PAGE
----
White House: Abbas to Agree to Direct Talks



By: DAN VERBIN  
Published: August 14th 2010
in News » Israel

Palestinian President Mahmoud Abbas at the White House with President Obama.

Palestinian President Mahmoud Abbas is set to announce within days that the PA has agreed to direct peace talks with Israel, a senior level White House official told Haaretz.

 

The official said that several minor points still need to be worked out between Abbas and Israeli Prime Minister Benjamin Netanyahu before the timeframe for negotiations can be finalized.

 

On Wednesday, Israeli President Shimon Peres told AFP that Israeli wanted to open direct talks with the Palestinians as "early as possible."

 

"For the time being, the three parties -- the US, the Palestinians and Israel -- are leading proximity talks. But we have to go from proximity talks to direct talks," Peres said. He was in Sofia, Bulgaria for a meeting with Bulgarian President Georgy Parvanov.

 

"I hope it will happen as early as possible and as soon as I hope," Peres added. At the time, he said that he saw "positive advancements" that were pointing toward direct talks.

 

In the last few days, international heads of state have been encouraging Abbas to state his intentions to restart direct negotiations.

 

Haaretz cited Washington sources who are saying that the Palestinians will probably make an announcement declaring support for direct negotiations as early as Monday. The Quartet Nations will make their own statement to the same effect that will call for a two-state solution with the 1967 borders as a basis. They will give a timetable of one to two years for the establishment of a Palestinian state.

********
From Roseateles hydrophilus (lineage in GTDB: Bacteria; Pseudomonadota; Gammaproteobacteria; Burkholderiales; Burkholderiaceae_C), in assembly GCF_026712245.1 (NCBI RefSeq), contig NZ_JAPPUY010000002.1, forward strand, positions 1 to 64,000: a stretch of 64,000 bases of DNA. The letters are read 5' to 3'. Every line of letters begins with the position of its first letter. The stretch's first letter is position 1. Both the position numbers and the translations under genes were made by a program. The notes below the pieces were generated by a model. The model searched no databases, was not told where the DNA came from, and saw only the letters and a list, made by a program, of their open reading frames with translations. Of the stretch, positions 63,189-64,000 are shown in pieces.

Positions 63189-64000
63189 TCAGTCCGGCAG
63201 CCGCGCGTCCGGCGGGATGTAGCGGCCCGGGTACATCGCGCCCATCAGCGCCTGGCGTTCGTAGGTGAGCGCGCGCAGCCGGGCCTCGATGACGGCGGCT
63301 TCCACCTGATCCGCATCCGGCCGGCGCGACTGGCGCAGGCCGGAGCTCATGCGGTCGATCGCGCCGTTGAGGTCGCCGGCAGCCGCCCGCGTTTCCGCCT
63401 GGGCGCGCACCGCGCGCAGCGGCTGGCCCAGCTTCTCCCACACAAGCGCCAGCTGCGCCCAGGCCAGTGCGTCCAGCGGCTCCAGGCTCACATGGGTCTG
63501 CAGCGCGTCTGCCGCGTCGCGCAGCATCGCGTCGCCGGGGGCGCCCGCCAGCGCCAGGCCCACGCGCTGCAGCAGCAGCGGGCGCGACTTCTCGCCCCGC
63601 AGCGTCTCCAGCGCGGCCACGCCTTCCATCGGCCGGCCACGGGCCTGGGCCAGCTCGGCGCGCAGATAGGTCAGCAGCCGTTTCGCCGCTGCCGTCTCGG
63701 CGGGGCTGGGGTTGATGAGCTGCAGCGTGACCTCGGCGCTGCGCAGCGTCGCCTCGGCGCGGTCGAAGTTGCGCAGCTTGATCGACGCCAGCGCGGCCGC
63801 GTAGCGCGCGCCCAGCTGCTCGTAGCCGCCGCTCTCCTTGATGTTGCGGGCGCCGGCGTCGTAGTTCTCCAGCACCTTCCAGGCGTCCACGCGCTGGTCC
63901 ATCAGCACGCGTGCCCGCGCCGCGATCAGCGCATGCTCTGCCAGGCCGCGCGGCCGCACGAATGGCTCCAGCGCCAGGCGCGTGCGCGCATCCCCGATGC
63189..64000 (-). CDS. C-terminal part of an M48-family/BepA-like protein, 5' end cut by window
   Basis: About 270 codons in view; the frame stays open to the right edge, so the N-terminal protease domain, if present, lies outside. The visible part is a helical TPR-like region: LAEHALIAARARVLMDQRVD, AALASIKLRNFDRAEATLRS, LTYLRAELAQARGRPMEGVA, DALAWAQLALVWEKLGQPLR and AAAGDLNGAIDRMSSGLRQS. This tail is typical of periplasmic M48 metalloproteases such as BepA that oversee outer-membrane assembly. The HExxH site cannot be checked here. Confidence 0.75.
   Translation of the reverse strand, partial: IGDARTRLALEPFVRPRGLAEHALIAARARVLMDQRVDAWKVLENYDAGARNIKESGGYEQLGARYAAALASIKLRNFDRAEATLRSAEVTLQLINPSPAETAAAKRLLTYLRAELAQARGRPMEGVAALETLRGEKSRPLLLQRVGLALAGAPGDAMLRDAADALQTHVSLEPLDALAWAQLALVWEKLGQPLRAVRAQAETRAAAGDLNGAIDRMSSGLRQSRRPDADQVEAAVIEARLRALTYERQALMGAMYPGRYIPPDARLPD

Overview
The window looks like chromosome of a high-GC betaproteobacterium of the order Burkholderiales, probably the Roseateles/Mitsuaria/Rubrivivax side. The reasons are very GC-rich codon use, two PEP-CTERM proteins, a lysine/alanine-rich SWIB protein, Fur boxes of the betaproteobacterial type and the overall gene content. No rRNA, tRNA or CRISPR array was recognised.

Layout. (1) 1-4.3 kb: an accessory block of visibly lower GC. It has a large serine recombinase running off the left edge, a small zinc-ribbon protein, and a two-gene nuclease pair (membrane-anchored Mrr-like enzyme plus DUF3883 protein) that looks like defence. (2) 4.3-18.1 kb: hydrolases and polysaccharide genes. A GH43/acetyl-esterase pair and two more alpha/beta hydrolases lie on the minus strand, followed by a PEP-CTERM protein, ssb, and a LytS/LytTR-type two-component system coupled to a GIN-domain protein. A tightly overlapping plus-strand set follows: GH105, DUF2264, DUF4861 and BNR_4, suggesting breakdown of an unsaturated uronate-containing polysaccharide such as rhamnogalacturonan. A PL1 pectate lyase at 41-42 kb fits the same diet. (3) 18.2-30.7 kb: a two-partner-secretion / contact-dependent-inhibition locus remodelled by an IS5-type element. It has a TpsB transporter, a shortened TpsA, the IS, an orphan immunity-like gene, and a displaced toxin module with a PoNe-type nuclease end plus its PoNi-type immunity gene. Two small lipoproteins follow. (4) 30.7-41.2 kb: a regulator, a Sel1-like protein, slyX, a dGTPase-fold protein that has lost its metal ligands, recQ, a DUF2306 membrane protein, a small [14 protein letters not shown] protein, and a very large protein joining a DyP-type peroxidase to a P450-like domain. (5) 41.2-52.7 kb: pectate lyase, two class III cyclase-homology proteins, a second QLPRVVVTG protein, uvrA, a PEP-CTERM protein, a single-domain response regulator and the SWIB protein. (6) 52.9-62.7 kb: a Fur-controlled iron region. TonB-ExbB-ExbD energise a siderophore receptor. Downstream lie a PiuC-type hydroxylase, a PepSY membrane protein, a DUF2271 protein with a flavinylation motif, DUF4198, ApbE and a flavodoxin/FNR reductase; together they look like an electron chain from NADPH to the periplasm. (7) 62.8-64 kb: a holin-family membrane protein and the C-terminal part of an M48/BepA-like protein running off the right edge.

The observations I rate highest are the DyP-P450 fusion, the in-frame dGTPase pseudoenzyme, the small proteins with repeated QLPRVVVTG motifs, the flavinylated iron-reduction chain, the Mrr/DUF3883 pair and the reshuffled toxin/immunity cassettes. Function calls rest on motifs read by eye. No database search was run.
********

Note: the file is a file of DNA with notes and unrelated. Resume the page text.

However, Israeli officials are trying to downplay the potential announcement, in order to shore up the country's position with regard to preconditions. "Israel is not willing to agree to any preconditions from the back door via a Quartet announcement that will serve as a basis for the negotiations," a senior Jerusalem official was quoted as saying.

 

"As far as we know, the negotiations may begin in two days, but also in two weeks,” the official added.

 

A ceremony to launch the direct talks will likely take place shortly after the Quarter announcement takes place.

 

The White House official would not speculate on whether U.S. President Barack Obama will attend the inauguration ceremony or if Israelis and Palestinians officials will attend such an event in Washington DC.

 

The Israeli official said that the ceremony will likely be in Egypt hosted by Egyptian President Hosni Mubarak with U.S. Secretary of State Hillary Clinton in attendance.

 

Since May, Israelis and Palestinians have been involved in indirect proxy negotiations using U.S. Mideast Envoy George Mitchell as a go-between. Direct negotiations have been stalled since Israel began a military operation against Hamas in December 2007.

 

Abbas has so far said that he will only agree to restart direct talks if Israel agrees to a complete freeze of settlement building in the West Bank.

 

In Bulgaria, Peres said that Netanyahu "himself declared that he is for a two-state solution – a Palestinian State alongside the Israeli State, living in peace and respect and enabling each of us to become neighbours instead of continuing to be part of the conflict."

 

A high-ranking Fatah member, Azam al-Ahmed, travelling with Abbas to Qatar, stated on Saturday that the PA will make an announcement on Sunday or Monday regarding restarting peace negotiations.

 

Haaretz reported that Palestinian sources stated that “real progress” was made last week during a meeting between Abbas and Mitchell.

 

Abbas is insistent that any direct talks be set up with a definite agenda for the ideas to be discussed. He suggested that the Quartet framework from March – the establishment of a Palestinian state, an end to settlement construction along with no unilateral measures taken by either side – be used as a framework for negotiations.



Related articles: (Abbas, PA, direct talks, indirect talks, Peres, Netanyahu, George Mitchell, settlement freeze)




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